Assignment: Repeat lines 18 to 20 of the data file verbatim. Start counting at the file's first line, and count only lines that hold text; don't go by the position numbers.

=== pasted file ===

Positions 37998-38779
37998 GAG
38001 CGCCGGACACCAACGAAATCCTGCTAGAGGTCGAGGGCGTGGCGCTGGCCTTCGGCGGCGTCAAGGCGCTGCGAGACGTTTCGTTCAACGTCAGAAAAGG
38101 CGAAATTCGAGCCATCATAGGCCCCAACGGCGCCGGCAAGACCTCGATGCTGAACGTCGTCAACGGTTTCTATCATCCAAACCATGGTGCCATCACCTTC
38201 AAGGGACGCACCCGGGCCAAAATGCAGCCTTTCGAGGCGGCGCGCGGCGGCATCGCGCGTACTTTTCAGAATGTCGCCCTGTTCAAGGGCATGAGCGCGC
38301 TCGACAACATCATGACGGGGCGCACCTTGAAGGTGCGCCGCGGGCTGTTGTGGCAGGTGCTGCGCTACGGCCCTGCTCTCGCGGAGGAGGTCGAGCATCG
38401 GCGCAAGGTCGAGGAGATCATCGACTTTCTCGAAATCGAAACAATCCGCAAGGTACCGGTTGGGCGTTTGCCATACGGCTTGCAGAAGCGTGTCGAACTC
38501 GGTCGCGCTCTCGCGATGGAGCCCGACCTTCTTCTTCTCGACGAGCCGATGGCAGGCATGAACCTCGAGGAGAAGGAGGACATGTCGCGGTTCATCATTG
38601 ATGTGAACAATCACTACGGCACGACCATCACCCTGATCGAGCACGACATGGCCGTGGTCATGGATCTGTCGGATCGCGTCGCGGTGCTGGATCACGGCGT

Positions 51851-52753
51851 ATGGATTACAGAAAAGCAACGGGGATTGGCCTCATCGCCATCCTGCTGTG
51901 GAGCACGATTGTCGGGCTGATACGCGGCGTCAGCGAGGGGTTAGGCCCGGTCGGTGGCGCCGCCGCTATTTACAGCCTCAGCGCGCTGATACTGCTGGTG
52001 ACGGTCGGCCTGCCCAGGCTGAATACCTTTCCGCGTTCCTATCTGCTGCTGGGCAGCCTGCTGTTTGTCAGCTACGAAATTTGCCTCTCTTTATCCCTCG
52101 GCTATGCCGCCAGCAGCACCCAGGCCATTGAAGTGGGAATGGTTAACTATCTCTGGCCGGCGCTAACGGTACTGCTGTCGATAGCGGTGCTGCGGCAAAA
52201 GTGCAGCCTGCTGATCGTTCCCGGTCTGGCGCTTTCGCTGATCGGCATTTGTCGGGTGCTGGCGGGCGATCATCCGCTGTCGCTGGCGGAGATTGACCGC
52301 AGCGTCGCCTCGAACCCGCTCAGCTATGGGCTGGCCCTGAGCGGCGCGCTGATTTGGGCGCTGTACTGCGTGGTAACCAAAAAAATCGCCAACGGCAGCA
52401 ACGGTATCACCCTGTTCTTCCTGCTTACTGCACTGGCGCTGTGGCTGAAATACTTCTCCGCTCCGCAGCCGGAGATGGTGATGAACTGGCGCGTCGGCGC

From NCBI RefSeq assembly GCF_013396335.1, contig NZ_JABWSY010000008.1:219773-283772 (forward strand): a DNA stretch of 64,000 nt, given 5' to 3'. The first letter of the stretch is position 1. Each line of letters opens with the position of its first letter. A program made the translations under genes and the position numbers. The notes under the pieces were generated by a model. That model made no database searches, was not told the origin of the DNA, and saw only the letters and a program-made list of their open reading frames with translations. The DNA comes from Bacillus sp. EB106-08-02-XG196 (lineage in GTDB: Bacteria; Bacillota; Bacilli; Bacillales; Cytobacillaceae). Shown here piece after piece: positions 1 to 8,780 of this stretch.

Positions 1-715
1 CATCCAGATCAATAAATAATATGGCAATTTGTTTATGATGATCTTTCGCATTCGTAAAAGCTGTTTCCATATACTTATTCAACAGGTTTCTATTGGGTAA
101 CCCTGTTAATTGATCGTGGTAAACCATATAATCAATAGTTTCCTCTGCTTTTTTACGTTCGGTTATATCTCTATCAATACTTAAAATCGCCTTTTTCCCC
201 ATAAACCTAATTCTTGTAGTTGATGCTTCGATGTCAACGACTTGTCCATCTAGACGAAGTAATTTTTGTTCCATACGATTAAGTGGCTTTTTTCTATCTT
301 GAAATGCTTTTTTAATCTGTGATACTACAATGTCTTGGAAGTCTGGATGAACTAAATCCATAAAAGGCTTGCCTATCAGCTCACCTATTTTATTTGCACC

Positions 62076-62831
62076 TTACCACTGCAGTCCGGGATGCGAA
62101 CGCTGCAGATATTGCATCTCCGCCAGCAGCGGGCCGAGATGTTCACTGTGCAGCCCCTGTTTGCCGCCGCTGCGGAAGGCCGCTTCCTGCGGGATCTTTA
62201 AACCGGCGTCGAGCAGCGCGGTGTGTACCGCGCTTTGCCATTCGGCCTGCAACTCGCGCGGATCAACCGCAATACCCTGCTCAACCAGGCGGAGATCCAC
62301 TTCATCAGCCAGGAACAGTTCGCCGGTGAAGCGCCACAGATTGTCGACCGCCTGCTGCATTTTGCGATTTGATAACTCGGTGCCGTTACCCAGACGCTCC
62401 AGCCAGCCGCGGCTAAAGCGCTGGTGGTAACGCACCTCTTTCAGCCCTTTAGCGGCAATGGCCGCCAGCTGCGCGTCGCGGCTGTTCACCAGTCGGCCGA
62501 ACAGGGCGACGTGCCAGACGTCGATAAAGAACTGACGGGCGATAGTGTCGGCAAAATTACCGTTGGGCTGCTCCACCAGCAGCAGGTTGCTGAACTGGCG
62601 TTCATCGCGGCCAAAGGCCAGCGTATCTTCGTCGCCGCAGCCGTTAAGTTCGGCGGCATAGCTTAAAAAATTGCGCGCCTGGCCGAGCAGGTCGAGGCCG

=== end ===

From NCBI RefSeq assembly GCF_013396335.1, contig NZ_JABWSY010000008.1:219773-283772 (forward strand): a DNA stretch of 64,000 nt, given 5' to 3'. The first letter of the stretch is position 1. Each line of letters opens with the position of its first letter. A program made the translations under genes and the position numbers. The notes under the pieces were generated by a model. That model made no database searches, was not told the origin of the DNA, and saw only the letters and a program-made list of their open reading frames with translations. The DNA comes from Bacillus sp. EB106-08-02-XG196 (lineage in GTDB: Bacteria; Bacillota; Bacilli; Bacillales; Cytobacillaceae). Shown here piece after piece: positions 1 to 8,780 of this stretch.

Positions 1-715
1 CATCCAGATCAATAAATAATATGGCAATTTGTTTATGATGATCTTTCGCATTCGTAAAAGCTGTTTCCATATACTTATTCAACAGGTTTCTATTGGGTAA